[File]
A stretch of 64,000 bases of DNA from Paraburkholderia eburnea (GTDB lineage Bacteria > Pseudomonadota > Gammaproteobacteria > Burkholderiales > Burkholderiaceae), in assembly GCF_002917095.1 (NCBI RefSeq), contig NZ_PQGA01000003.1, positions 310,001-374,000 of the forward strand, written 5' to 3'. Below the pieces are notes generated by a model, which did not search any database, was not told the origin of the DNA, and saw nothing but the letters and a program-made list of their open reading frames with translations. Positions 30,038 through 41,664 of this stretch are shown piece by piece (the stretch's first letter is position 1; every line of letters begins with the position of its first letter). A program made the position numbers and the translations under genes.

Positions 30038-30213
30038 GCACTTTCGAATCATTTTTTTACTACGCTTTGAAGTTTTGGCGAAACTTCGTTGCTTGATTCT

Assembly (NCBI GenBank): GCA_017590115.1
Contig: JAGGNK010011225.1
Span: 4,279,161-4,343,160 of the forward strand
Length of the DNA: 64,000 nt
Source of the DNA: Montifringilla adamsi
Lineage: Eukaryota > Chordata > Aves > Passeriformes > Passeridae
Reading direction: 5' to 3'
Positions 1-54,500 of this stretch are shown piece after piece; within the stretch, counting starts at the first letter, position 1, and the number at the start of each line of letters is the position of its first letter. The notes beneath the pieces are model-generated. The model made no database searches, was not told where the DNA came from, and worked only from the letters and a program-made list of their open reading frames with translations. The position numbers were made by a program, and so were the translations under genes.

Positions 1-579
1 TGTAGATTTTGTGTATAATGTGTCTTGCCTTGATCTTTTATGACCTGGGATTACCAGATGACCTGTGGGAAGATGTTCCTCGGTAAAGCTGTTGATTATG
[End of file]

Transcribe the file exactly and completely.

A stretch of 64,000 bases of DNA from Paraburkholderia eburnea (GTDB lineage Bacteria > Pseudomonadota > Gammaproteobacteria > Burkholderiales > Burkholderiaceae), in assembly GCF_002917095.1 (NCBI RefSeq), contig NZ_PQGA01000003.1, positions 310,001-374,000 of the forward strand, written 5' to 3'. Below the pieces are notes generated by a model, which did not search any database, was not told the origin of the DNA, and saw nothing but the letters and a program-made list of their open reading frames with translations. Positions 30,038 through 41,664 of this stretch are shown piece by piece (the stretch's first letter is position 1; every line of letters begins with the position of its first letter). A program made the position numbers and the translations under genes.

Positions 30038-30213
30038 GCACTTTCGAATCATTTTTTTACTACGCTTTGAAGTTTTGGCGAAACTTCGTTGCTTGATTCT

Assembly (NCBI GenBank): GCA_017590115.1
Contig: JAGGNK010011225.1
Span: 4,279,161-4,343,160 of the forward strand
Length of the DNA: 64,000 nt
Source of the DNA: Montifringilla adamsi
Lineage: Eukaryota > Chordata > Aves > Passeriformes > Passeridae
Reading direction: 5' to 3'
Positions 1-54,500 of this stretch are shown piece after piece; within the stretch, counting starts at the first letter, position 1, and the number at the start of each line of letters is the position of its first letter. The notes beneath the pieces are model-generated. The model made no database searches, was not told where the DNA came from, and worked only from the letters and a program-made list of their open reading frames with translations. The position numbers were made by a program, and so were the translations under genes.

Positions 1-579
1 TGTAGATTTTGTGTATAATGTGTCTTGCCTTGATCTTTTATGACCTGGGATTACCAGATGACCTGTGGGAAGATGTTCCTCGGTAAAGCTGTTGATTATG